However, there are senses in which the rationalist justification can be extended beyond the speech of academics, scientists and other intellectuals. In one sense, it merges with the psychological justification, if it is interpreted as our individual need to pursue truth and understanding in our way own, necessarily reliant on resources available through language. In another sense, it encourages us to protect serious literature and art - especially narrative forms such as prose fiction, theatre and cinema - one function of which is to open minds by appeals to the imagination.
Mill also made the powerful point that is often forgotten (indeed, even I have been known to overlook it) that it is dangerous to let any view, however certain it appears, stand unchallenged. The one thing we must never do in this area is enshrine certain viewpoints in the law to the extent that arguing for a different viewpoint is suppressed. Ronald Dworkin has taken this a step further, in arguing that each of us should be allowed to live in ways that will tend to shape the moral ethos of our society - without the state saying that people with some ideas have a right to do so, and others don't. The boundary here must have something to do with direct harm, not harm merely from the fact that the ideas we express in our lives may become popular.
This analysis suggests a number of conclusions. First, there are powerful overlapping arguments for free speech as a basic political principle in any liberal democracy. Second, however, free speech is not a simple and absolute concept but a liberty that is justified by even deeper values. Third, the values implicit in the democratic, rationalist and psychological justifications for free speech will not apply equally strongly to all speech in all circumstances, and these "free speech values" may sometimes have little application at all. For example, they are not seriously at stake (or at least to the same extent) in arguments about purely commercial advertising.
However, if free speech is to be a political or constitutional principle that imposes practical restraints on the coercive power of the state, it needs to be formulated in a relatively simple and sweeping way. It cannot track the precise relevance of all the underlying values in every circumstance where speech might be suppressed. It follows that a constitutional restriction on state interference with free speech might give practical protection to some speech that has little to do with democratic, rationalist and psychological values. This creates a buffer zone around the more central areas where free speech values apply strongly, and that may well be desirable. In particular circumstances, other values might be more important than free speech but any exceptions to the principle must be defined carefully; otherwise, they will soon gobble up the rule.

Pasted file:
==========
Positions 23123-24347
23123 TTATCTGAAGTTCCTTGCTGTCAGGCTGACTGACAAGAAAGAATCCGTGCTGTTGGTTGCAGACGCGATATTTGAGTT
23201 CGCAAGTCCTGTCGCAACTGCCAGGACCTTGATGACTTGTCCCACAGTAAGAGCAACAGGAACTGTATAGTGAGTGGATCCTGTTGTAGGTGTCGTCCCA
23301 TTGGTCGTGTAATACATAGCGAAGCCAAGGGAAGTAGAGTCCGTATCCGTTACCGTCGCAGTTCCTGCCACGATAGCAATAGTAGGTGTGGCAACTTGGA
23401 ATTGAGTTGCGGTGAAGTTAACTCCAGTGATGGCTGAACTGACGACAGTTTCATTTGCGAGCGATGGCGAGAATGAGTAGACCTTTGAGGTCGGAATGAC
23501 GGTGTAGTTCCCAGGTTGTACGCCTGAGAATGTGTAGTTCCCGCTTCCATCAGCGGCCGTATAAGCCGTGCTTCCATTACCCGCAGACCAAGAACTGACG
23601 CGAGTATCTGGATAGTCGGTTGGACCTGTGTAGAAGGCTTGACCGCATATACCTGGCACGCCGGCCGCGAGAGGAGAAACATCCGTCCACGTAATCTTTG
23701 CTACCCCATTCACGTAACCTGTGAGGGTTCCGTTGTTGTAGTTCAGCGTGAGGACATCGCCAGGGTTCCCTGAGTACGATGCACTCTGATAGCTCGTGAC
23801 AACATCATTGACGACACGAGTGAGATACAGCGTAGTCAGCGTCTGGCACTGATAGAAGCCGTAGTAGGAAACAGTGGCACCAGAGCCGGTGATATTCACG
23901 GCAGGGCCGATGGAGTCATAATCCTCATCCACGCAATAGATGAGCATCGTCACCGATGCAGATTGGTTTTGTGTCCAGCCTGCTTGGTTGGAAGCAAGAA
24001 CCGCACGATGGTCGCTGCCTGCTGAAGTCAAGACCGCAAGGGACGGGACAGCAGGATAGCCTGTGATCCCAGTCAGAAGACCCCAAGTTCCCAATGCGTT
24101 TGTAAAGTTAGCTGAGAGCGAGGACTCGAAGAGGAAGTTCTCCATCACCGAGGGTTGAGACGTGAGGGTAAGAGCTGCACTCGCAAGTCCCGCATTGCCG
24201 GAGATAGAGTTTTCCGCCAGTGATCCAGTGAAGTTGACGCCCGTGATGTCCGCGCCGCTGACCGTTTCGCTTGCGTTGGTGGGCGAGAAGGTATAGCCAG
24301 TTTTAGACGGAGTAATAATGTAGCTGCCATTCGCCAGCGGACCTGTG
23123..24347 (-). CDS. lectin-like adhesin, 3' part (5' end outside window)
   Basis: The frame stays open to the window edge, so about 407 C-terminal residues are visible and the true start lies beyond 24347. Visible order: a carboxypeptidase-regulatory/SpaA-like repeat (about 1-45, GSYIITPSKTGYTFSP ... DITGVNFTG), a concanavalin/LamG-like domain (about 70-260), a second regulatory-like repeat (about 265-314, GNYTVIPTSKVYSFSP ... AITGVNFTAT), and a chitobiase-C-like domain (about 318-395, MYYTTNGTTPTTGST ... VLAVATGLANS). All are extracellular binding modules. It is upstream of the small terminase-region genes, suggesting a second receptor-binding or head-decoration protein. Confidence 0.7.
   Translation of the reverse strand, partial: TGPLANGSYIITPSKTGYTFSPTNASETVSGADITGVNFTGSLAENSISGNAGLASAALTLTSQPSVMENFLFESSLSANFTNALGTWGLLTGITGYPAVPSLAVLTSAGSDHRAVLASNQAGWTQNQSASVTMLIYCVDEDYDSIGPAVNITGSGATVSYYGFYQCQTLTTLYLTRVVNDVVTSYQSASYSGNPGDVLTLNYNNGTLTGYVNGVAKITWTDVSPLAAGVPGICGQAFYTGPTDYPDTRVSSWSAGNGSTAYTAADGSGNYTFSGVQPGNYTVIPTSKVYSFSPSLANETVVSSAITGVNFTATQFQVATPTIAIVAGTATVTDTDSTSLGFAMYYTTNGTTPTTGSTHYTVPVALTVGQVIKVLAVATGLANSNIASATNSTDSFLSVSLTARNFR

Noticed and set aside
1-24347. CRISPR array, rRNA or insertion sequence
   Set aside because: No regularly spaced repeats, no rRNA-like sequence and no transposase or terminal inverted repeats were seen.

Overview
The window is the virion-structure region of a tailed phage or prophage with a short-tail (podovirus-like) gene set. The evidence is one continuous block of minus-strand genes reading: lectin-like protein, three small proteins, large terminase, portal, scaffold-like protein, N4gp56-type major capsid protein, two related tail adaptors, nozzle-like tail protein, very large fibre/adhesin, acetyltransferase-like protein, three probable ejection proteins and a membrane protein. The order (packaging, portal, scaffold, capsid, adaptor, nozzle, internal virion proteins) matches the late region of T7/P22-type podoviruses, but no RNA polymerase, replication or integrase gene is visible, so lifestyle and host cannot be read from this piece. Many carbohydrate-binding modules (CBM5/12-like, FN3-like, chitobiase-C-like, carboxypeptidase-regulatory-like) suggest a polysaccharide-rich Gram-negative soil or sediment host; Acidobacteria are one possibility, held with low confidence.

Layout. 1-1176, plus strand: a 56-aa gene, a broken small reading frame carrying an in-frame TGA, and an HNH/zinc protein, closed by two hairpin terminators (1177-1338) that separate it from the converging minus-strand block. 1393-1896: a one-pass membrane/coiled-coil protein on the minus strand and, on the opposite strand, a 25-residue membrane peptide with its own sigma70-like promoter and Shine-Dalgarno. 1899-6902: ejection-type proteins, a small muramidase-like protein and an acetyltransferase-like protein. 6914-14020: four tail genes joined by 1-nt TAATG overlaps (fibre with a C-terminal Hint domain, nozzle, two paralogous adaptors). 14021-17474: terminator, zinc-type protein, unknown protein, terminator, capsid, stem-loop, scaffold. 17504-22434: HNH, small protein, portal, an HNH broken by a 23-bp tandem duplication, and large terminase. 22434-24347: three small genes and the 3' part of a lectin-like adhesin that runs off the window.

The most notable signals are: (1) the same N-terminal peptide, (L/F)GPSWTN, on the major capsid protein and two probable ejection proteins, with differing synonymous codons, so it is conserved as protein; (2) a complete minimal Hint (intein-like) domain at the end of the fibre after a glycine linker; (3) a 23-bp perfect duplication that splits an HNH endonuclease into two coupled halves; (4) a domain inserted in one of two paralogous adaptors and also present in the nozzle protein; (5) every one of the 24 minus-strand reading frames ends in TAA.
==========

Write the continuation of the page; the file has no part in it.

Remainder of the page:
That is a real danger at the moment.
I'm sure that some comments replying to this post will emphasise that free speech is not an absolute, so let me repeat that I understand this. Yes, there are many circumstances in which other important values need to be taken into account, and we must always be prepared to discuss those values on their merits. No value is absolute in the sense that it overrides all others in every conceivable situation. At the same time, the case for making an exception to the presumption of free speech often falls apart on closer inspection - as I believe it did when the Henson issue was considered closely.
It can never be guaranteed that free speech values will prevail over all other values in all possible cases - to think that would be to show a naive and indefensible kind of absolutism. But attacks on free speech should at least be subjected to severe scrutiny wherever and whenever they occur.
The piecemeal introduction of religious vilification laws and the possible tightening up of censorship restrictions relating to nudity and sexuality seem, at the moment, to be the greatest dangers to free speech. But many other issues arise from time to time, whenever somebody with a certain degree of political influence thinks that her particular issue is of overriding importance.
I hope that there is now a large and varied constituency of people who have been alerted to the dangers for free speech in Australia. I'm not sure how we can organise - and it's not really my talent - but some method of organisation must be found. I certainly don't trust the existing civil liberties bodies to do the job - we have no organisation in this country with the commitment, clout, and widespread support that the ACLU has, over in America. Indeed, civil liberties bodies sometimes seem all too willing to trade off freedom of speech - where was the outcry over religious vilification laws in Victoria? Where is the outcry as other states consider going in the same direction?
Something more has to be done - something much more - or a precious freedom will be increasingly endangered.